She can have it. If she is able to come from behind and take the win then she is the better athlete today. So be it. Releasing the win does not mean giving up. Quite the opposite in fact. In releasing the win, I released the fear and all the energy of panic that surrounds the fear of loss. I was calm, grounded and I could go inside, deep within. Deeper than I have ever gone before. It wasn't so much that I leveled up, in fact it was more like I traveled level upon level down to access primal power I didn't realize I had until that exact moment. It no longer had anything to do with her, this was about me and seeing what I could do when I access this power. I was willing to face all the pain, all the discomfort, all the fear and move forward until my legs gave out. If she wins, it will be because I found my limit and I will not stop until then.


We started to climb and climb and climb. Kraig passed me my poles and stayed on me the whole way “faster, deeper, no stopping, harder, a little further.” We got to the top and could not find the course. Kraig started to run up and down looking for the trail makers. We were burning time. But I did not panic. This wasn't about her, this was about me, using my power. I pulled out All Trails app to see a clear map of the course. It showed us where we went off and we could see a tiny trail headed down. On the ground was the trail marker that had been knocked down. This was the way. I looked back on the climb and we would see the headlights of Veronika and her pacer. They were so close. I breathed again, released the panic. I could not control her, I can only control me. I thought of the David Goggins quote: “When you think that you are done, you're only 40% in to what your body's capable of doing. That's just the limits that we put on ourselves.” I felt like I was near the limit of my body, but that is just a thought, it doesn't mean it is true. At that moment I chose to think “I can run fast for 2 miles, my legs know how to run fast down trails.”

I gave Kraig my phone in case we needed it again and he put on my headlight. I have never run with a headlight before or trails in the dark. As we started to run it was clear these were technical trails made harder with the loose dust. Kraig was amazing and called out the trail as we bombed down “rock, stump, now open, pick up your feet, 10 ft then open up again.” I was running hard and fast and I was shocked that I was able to do it. “I can run fast for 2 miles, my legs know how to run fast down trails.” Then bam, Kraig fell and he did not get up. He shouted “I am ok, keep going!” And so I did. I ran fast, keeping Kraig’s advice in my head “pick up my feet, pick up my feet. There was a tight right turn onto a new trail. I quickly looked up and did not see any lights. A good sign, but hard to trust in the thick forest and switchbacks. Shit, I realized my watch was dead, Kraig had my phone, and the course had been so hard to see and now I am alone. A shudder of fear went through me. I let it pass and I refocused. “I can run fast for 1 mile, my legs know how to run fast down trails, I am good at this, I love this, I was born for this.” I picked up the pace and I flew. “I was fucking born for this.” Even now, I am amazed I was able to run so fast down those trails.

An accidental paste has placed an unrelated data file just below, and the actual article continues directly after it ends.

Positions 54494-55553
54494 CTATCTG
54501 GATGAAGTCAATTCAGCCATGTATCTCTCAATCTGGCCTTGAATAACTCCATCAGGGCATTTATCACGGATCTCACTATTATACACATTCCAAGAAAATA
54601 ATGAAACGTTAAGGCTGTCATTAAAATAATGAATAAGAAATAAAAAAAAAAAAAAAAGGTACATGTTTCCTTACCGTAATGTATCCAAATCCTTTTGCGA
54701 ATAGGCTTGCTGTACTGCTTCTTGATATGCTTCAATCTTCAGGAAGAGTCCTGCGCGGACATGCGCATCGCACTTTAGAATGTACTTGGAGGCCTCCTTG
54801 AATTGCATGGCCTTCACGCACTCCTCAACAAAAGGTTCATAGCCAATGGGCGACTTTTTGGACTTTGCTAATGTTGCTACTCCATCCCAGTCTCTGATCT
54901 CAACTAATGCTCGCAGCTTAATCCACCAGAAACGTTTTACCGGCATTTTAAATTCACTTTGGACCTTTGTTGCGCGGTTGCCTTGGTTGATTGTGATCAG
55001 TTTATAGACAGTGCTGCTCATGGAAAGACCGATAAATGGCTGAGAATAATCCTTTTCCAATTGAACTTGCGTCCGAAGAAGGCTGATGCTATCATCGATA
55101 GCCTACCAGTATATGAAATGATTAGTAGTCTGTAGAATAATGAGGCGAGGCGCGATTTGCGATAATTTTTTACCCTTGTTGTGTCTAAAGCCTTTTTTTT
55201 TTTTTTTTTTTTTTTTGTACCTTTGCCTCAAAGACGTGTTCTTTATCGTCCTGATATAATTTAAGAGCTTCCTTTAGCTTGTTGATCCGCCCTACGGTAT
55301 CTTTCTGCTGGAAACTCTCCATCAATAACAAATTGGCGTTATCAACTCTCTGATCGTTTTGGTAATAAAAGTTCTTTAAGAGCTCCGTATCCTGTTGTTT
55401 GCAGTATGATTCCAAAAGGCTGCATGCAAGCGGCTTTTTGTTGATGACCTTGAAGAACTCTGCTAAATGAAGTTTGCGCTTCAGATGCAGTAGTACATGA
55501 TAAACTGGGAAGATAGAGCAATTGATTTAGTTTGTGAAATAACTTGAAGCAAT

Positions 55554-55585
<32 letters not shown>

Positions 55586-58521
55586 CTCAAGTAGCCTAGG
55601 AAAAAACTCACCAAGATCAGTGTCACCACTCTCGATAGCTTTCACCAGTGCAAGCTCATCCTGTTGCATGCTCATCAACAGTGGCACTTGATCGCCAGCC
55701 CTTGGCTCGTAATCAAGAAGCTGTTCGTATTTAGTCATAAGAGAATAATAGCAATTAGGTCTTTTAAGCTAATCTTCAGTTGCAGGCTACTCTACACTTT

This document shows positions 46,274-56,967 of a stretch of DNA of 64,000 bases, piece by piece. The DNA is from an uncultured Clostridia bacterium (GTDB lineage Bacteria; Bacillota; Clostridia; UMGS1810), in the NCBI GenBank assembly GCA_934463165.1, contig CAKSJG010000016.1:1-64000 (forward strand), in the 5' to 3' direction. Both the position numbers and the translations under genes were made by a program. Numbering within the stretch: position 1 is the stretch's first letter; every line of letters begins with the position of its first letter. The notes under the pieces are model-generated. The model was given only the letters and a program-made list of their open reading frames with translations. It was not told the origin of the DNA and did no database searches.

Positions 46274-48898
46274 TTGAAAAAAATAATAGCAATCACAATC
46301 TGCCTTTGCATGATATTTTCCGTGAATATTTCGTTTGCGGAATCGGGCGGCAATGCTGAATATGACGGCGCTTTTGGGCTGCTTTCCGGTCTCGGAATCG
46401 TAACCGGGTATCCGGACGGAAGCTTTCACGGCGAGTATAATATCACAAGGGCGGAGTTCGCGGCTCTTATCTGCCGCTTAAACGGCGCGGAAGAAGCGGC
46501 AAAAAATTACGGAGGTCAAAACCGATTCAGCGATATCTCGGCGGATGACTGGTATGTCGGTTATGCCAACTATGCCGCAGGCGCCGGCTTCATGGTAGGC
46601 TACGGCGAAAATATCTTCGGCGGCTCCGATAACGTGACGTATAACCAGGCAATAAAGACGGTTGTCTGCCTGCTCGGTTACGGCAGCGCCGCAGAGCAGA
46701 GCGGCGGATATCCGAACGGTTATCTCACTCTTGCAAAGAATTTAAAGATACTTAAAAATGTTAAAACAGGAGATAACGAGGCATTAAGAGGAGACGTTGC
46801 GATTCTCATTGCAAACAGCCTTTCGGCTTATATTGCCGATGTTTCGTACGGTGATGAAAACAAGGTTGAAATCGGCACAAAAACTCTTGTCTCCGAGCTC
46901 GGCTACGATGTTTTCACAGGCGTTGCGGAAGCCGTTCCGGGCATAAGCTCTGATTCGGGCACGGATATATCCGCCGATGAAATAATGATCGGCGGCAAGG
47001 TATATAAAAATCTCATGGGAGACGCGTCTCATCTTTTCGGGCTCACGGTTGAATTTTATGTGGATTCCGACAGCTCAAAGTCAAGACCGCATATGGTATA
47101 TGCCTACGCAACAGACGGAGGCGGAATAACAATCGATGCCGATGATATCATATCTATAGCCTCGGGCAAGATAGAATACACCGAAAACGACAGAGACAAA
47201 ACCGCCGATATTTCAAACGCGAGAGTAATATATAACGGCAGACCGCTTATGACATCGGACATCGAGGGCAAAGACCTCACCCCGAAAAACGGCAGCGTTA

When I turned the corner and saw the lights of the finish line I looked back, expecting to see head lights, but it was dark. I ran slowly to the finish line, taking it in. I did it. I finished. 17:14, 6th overall and I won my first big race ever. I qualified for an Xtri Worlds sport at Norseman. Of 35 that started, only 10 finished, only 2 were women. I did something a few years ago I never thought would be possible. I found this amazing deep and powerful part of me. If I could run the last 3 miles like that, what else is possible? If I can do that, I can do anything!

Time: 8:45


8 gels?

1 Cliff Block

2 bottles of Skratch Hydration mix

2 packets of the Right Stuff

3 bananas

2 applesauce



1 tortilla

The very best finish line feels ever!

Tapping… ever have a tapping that tells you you are more than you think? More than you know? That there is something for you in this lifetime that you have yet to discover? I had that tapping when I was younger that I was an athlete. I had it again to do my first Ironman. I had it when I signed up for Starvation Extreme Triathlon. I am not a pro athlete. 6 years ago I started from scratch learning how to swim, bike and run. I am a mom that finally could not ignore the tapping and dove into triathlons to see if there was something more for me there. When I started that journey, never in a million years did I think it would lead me here. And yet here I am. We never know what we are truly capable of, who we truly are until we answer the tapping and surrender to the outcome. My advice, answer the tapping. Your life will likely take new and unexpected turns. Do it anyway. You will face fear, discomfort, pain. Do it anyway. You might have a few dark nights of the soul. Keep answering that tapping. AND if you have a tapping to see what you are made of on the Starvation Extreme Triathlon. Sign up, release the outcome and do it!